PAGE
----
Sibling Action: The Genealogical Structure of Modernity
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AbeBooks Seller Since 14 June 2006Quantity Available: 1
About this Item
Title: Sibling Action: The Genealogical Structure ...
Publisher: Columbia University Press
Book Condition: New
About this title
Beginning in the late eighteenth century, Europeans embarked on a new way of classifying the world, devising genealogies that determined degrees of relatedness by tracing heritage through common ancestry. This methodology organized historical systems into family trees, transforming the closest contemporaneous terms on trees of languages, religions, races, nations, species, or individuals into siblings. Encompassing political fraternity, sister languages, racial discourse on brotherhood, evolutionary sibling species, and intense, often incestuously inclined brother-sister bonds in literature, siblinghood stands out as a ubiquitous-yet unacknowledged-conceptual touchstone across the European long nineteenth century. In all such systems the sibling term, not-quite-same and not-quite-other, serves as an active fault line, necessary for and yet continuously destabilizing definition and classification. In her provocative book, Stefani Engelstein explores the pervasive significance of sibling structures and their essential role in the modern organization of knowledge and identity. Sibling Action argues that this relational paradigm came to structure the modern subject, life sciences, human sciences, and collective identities such as race, religion, and gender. Engelstein considers theoretical constructions of subjectivity through Sophocles' Antigone; fraternal equality and its exclusion of sisters in political rhetoric; the intertwining of economic and kinship theory by Friedrich Engels and Claude Levi-Strauss; Darwin and his contemporaries' accounts of speciation; anthropological and philological depictions of Muslims and Jews at the margins of Europe; and evolutionary psychology's theorizing around the incest taboo. Integrating close readings across the disciplines with panoramic intellectual history and arresting literary interpretations, Sibling Action presents a compelling new understanding of systems of knowledge and provides the foundation for less confrontational formulations of belonging, identity, and agency.Review:
In an utterly original way, Engelstein reveals how the figure of the sibling--not quite self and not quite other--has shaped Western understandings of biology, language, and politics. Through deft analysis, she uncovers an epistemological move that since the late eighteenth century has been destabilizing quests for origins and descriptions of unique, historically grounded individuals: a lateral rather than a vertical comparison that blurs boundaries by claiming both affinity and difference.--Laura Otis, author of Rethinking Thought: Inside the Minds of Creative Scientists and Artists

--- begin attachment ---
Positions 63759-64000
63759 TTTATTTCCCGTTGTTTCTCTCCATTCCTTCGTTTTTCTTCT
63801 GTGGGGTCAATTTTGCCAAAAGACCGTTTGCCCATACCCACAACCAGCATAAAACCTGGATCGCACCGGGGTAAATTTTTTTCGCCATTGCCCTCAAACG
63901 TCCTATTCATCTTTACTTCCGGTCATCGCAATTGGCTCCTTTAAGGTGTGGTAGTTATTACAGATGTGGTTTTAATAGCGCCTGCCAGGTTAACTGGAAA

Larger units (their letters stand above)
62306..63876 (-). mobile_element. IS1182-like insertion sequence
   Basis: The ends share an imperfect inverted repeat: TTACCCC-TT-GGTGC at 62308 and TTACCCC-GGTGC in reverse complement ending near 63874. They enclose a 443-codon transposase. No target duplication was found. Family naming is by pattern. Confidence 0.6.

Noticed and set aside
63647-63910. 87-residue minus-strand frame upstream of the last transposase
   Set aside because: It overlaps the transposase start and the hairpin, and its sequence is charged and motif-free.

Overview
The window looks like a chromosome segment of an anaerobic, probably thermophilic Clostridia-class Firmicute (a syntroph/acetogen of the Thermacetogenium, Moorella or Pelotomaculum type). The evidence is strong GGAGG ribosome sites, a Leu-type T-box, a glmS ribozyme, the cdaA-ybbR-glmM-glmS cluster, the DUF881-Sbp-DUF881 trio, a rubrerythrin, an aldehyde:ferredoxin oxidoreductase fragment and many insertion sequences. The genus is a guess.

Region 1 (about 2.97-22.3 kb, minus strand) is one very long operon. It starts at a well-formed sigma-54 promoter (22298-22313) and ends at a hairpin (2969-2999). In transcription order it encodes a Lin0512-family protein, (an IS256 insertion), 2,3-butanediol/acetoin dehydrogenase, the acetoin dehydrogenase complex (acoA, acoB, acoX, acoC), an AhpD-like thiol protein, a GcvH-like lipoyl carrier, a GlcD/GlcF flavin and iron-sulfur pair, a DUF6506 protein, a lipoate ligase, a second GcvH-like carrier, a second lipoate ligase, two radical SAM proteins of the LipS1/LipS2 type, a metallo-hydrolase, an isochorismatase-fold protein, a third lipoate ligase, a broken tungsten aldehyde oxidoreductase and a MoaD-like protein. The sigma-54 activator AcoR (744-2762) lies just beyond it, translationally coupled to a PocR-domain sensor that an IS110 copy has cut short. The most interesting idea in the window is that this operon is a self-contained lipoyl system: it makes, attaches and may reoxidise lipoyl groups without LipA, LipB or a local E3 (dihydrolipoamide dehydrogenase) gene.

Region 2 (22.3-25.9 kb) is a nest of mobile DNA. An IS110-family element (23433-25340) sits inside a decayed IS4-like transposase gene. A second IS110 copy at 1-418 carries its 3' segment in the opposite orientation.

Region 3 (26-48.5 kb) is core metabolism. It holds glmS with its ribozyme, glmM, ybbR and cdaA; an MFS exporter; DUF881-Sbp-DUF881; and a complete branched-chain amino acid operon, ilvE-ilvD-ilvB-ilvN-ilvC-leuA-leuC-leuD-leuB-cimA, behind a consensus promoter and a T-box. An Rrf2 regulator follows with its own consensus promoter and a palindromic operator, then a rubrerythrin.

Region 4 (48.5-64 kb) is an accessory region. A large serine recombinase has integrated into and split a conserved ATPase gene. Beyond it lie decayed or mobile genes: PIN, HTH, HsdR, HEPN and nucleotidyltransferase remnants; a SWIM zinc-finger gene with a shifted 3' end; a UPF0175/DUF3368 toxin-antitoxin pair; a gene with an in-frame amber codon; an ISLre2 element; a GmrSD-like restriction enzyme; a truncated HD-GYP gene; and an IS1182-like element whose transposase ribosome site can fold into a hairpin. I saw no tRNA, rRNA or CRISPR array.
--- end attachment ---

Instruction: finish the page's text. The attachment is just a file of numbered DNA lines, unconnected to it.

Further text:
The scope, complexity, and importance of Sibling Action is extraordinary: working fluently and fluidly across German, French, and British eighteenth- and nineteenth-century literatures and sciences, as well as ancient Greek tragedy and its modern interpretations, Engelstein establishes convincingly that the sibling is a key "boundary object" by means of which many of our modern disciplines, as well as the very notion of disciplinarity, have established themselves. Sibling Action is an enormous contribution not only to German and British literary studies, but also to science studies and contemporary feminist theory, and is certain to be a key reference in all of those fields for a long time to come.--Robert Mitchell, author of Experimental Life: Vitalism in Romantic Science and Literature
As inviting, invigorating, and stimulating an academic book as I have encountered. An astonishing read from the first page to the last.--Adrian Daub, Stanford University
This ambitious, powerful, and highly original study examines the figure of the sibling as a major anchoring device of the epistemological and political systems of modernity--a figure that not only relays the great shift from a vertical model of sovereignty to a horizontal one of fraternité but also causes trouble for the various systems it underwrites by transforming dichotomies into more open relational structures. At the same time, Engelstein interrogates the gender politics of this master trope by way of the figure of the sister, whose role in the new citizenship model that emerged from the French Revolution was to provide a locus of stable affective bonding, while being excluded from the public sphere. Through incisive readings of texts by Sophocles, Schiller, Rousseau, Lessing, Goethe, Shelley, Byron, and George Eliot, among others, Engelstein open up archives in a new way and adds her eloquent voice to the ongoing discussion of cosmopolitanism and participatory democracy.--Marc Redfield, author of Theory at Yale: The Strange Case of Deconstruction in America
Wide-ranging and intriguing.--Choice
A provocative and elegant study that deserves the attention of every historian of nineteenth-century science.--Isis
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